Monday, December 6, 2010

Social Responsibility?

If you are a first year teacher, especially for those in a one-year internship/fellowship program, you are likely busy planning lessons, grading, and trying to maintain some sort of life outside of school. On top of that, before you know it, you need to start thinking about your plans for next year. This generally entails a mountain of cover letters, job applications, and most importantly, self-reflective questions about where you want your career to go and what type of school you want to commit to.

No longer is a teacher's decision simply Private School vs. Public School. Nowadays, there is an incredibly wide spectrum of schools available to work at, ranging from elite private schools (think Phillips Exeter) to underachieving public schools (think urban, minority, impoverished) to everything in between (charter schools, magnet schools, Waldorf schools, and other really unique school models like this one). At this point in my nascent career, I'm going to commit to the school that provides the best opportunity for me to develop as an educator over the next few years. However, determining what type of school this might be is nontrivial.

When I write my cover letters for elite private schools, I get extremely excited about the prospect of having Promethean boards in my classrooms, for example, and I really think my teaching would benefit from having so much technology readily available to me. Plus, in the classroom, I would enjoy the curricular freedom that a private school generally allows (for example, next semester at Chinquapin I am teaching a 5 week course on current events in Biology).

On the other hand, when I write my cover letters for urban charter schools, I get extremely excited about the prospect of helping close the achievement gap and building relationships with students who may not be getting a lot of educational support elsewhere. While it is true that every student can benefit from a good teacher, students from urban, minority backgrounds need good teachers, while students from affluent families that attend elite prep schools will likely be 'fine' either way.

So my question becomes: To what extent do I, as an educated, compassionate member of society, have a social responsibility to work where good teachers are needed most and where I could have the greatest positive effect on society?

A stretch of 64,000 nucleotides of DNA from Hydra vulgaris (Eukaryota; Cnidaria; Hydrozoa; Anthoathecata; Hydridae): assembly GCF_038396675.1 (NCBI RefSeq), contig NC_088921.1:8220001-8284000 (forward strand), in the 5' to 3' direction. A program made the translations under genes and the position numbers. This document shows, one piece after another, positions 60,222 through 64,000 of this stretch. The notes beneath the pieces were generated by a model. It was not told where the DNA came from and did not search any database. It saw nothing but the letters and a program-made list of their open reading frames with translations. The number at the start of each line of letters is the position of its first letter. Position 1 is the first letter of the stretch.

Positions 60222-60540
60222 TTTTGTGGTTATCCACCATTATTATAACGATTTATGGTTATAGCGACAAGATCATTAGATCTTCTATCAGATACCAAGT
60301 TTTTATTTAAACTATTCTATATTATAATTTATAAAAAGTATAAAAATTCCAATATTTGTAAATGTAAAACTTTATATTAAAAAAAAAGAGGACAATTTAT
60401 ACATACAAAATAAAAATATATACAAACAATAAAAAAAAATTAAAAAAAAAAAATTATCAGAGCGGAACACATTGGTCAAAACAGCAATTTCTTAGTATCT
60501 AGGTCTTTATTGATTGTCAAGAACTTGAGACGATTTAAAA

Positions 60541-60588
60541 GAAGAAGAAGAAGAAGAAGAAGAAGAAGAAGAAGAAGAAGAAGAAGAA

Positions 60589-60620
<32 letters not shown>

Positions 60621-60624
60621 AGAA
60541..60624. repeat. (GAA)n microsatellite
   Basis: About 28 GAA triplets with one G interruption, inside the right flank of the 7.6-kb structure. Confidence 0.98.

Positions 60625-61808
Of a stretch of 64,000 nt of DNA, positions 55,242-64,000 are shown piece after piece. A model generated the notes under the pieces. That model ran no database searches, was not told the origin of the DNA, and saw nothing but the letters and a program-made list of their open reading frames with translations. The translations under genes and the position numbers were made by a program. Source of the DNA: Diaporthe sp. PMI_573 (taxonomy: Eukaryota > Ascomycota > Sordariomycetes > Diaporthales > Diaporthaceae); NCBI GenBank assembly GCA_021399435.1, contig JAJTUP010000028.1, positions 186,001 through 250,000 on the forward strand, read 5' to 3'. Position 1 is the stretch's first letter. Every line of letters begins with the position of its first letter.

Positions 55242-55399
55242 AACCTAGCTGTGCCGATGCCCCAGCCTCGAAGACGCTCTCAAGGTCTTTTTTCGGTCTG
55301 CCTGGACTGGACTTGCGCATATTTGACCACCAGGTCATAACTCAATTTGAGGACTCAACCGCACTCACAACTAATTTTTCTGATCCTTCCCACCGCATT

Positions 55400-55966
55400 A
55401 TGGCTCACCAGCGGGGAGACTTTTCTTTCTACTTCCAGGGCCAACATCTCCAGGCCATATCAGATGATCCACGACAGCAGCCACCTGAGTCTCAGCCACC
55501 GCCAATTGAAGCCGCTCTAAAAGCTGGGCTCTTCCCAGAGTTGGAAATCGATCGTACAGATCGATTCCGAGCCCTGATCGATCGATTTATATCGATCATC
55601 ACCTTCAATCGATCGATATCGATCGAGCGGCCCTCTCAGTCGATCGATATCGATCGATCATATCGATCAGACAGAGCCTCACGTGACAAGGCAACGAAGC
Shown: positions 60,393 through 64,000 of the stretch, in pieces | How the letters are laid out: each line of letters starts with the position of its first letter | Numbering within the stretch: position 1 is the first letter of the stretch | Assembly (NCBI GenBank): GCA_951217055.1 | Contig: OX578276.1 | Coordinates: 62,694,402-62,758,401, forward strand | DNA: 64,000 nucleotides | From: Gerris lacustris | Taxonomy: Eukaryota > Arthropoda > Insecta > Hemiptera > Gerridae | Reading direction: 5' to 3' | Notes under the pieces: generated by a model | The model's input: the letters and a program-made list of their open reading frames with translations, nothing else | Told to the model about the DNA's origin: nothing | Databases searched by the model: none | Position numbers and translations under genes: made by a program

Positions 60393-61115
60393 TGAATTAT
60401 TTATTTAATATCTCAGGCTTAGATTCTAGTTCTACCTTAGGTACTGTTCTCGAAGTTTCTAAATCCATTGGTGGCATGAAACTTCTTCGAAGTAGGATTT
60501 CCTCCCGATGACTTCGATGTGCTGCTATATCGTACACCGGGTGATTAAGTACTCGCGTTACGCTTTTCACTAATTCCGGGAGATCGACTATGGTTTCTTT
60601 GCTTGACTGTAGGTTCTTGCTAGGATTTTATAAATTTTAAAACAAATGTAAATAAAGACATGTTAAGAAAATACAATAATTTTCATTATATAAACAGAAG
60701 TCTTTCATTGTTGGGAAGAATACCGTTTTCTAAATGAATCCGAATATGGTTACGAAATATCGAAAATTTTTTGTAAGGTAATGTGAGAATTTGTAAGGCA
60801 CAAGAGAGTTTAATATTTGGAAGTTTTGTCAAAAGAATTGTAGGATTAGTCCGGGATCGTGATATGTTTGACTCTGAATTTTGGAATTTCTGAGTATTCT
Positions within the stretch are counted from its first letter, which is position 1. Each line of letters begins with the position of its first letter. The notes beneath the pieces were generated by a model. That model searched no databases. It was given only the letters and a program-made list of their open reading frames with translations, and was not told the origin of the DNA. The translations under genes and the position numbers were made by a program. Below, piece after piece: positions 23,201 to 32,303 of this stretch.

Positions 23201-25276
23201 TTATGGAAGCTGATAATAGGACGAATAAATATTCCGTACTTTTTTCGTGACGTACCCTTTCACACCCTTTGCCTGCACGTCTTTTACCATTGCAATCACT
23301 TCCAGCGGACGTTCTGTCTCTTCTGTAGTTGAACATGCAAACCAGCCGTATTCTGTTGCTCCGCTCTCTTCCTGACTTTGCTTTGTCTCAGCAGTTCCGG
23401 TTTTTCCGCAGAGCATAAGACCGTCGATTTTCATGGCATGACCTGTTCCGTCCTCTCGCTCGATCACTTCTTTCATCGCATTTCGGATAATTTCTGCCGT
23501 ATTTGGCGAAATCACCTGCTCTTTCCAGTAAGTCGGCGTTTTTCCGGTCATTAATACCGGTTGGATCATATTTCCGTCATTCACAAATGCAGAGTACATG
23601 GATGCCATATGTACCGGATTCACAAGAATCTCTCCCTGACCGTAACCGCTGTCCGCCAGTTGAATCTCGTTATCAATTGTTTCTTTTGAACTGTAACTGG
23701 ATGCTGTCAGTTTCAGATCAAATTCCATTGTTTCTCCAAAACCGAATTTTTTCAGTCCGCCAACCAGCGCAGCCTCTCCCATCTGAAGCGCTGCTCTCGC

While my main concern is teaching, this question easily applies to all professions, most notably medicine. To what extent do doctors have the responsibility of working in Africa, for instance, where they could save hundreds of lives, instead of America, for instance, where the same amount of effort may only save one?

Thoughts?

Monday, November 22, 2010

Owl Pellet Dissection

Preparing experiments for science class can often be a time-consuming and stressful experience for me.

Time-consuming because I have to gather the materials (which sometimes requires going out and buying them), prepare the lab and report sheets, and sometimes do a practice run of the experiment to make sure it works. Stressful because I have 21 sixth graders, many of whom have short attention spans and issues with listening and following directions, and only one of me to watch over everything. I essentially have to design the lab so that only I handle the expensive/harmful materials, which means when I am working with one group of three students, 18 others are more or less unsupervised...

The upside to all of this, however, is that the students absolutely love working with their hands and doing actual experiments. Today, for instance, we dissected owl pellets and identified the bones that we discovered. Except for one or two students, everyone was engrossed in the oddity of the owl pellets and the meticulousness required to separate the tiny bones.

The nice thing about doing experiments like this one in class is that it fulfills two of the most difficult requirements of a successful lesson plan:

1. It engages a students curiosity and keeps them interested in the lesson.
2. It meets each individual student at their particular intellectual level.

In every class you will have students that are at different intellectual levels - particularly in the sixth grade at Chinquapin where students come from a wide range of educational backgrounds. One of the marks of a successful lesson is that each individual student can engage with the material at the appropriate level for him or her so that it is challenging enough to help them learn, but not so challenging that they are discouraged. Labs and experiments are so nuanced that they have many layers of intellectual rigor. For example, some of the students were simply intrigued by the sight of rodent bones, tried their best to identify them, and made basic connections between their findings and the food webs we have been discussing in class. Other students, however, were able to study the differences between the teeth patterns of mice and moles, consider the population dynamics of the meadow ecosystem, and even try to reconstruct complete skeletons.